Re: Why are we allowed to age?

Dan Hook (
Thu, 12 Jun 1997 17:49:18 -0400

This question is easy enough to answer, at least in females of the human
species. Menopause actually helps genes in a primitive setting because the
female is able to participate in activities that help the survival of grand
children and other relatives (remember the whole tribe is related). Old
members of tribes (male or female, but usually female because they live
longer) are also valuable because they have a great deal of knowledge. The
lived through that hurricane fifty years ago so they know how to survive
the next one. They know what plants can be eaten when the staple food is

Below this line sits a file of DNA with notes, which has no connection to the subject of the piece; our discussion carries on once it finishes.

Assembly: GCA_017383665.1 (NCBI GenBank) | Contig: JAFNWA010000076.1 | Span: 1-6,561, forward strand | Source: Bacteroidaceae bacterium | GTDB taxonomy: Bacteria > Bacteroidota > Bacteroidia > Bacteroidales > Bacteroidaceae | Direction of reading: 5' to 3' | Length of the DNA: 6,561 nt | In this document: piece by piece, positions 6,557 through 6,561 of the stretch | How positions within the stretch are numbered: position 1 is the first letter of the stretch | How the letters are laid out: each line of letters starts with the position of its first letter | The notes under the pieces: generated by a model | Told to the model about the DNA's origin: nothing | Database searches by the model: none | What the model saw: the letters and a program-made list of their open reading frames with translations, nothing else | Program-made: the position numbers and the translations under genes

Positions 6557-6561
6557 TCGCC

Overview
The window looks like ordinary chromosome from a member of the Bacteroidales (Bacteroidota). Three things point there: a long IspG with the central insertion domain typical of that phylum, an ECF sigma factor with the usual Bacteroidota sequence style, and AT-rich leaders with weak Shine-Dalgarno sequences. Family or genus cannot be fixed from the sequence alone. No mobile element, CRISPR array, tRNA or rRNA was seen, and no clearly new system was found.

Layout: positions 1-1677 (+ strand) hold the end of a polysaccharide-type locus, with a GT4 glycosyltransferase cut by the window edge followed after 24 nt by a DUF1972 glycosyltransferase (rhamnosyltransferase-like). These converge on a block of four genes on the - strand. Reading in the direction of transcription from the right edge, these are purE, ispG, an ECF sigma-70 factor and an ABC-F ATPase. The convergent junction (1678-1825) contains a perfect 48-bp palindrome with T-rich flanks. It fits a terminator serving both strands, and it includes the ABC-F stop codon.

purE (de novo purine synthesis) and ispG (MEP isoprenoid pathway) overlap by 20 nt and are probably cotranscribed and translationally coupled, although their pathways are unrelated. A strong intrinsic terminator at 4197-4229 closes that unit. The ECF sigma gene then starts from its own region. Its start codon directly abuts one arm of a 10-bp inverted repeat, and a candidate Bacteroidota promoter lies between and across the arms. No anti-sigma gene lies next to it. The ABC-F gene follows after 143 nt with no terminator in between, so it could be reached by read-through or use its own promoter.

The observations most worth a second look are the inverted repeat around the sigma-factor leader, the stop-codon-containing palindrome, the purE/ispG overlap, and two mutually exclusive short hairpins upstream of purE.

unavailable. It would be most unfortunate if this knowledge was lost in
child birth.
It's important to remember that organisms can affect the survival of their
genes after they have reproduced. This can be a force for extending life
spans. The fact that certain things help in early life during the
reproductive years hurt in later life (for example, limited cell divisions
as a prevention of cancer and perhaps faster growth at the expense of
sustainability) is possibly more responsible for death, at least among
humans, than uselessness to genes. Evolution is a balancing act where
benefits must be weighed against costs, and the end result is the life span
we have now.

Dan Hook
> From: Hal Finney <>
> The real mystery then is why genes allow the reproductive period to stop
> rather than working harder to extend fertility. Actually men are often
> fertile into their 60's and even beyond, so this discard-the-body theory
> doesn't explain why so many symptoms of aging show up before then.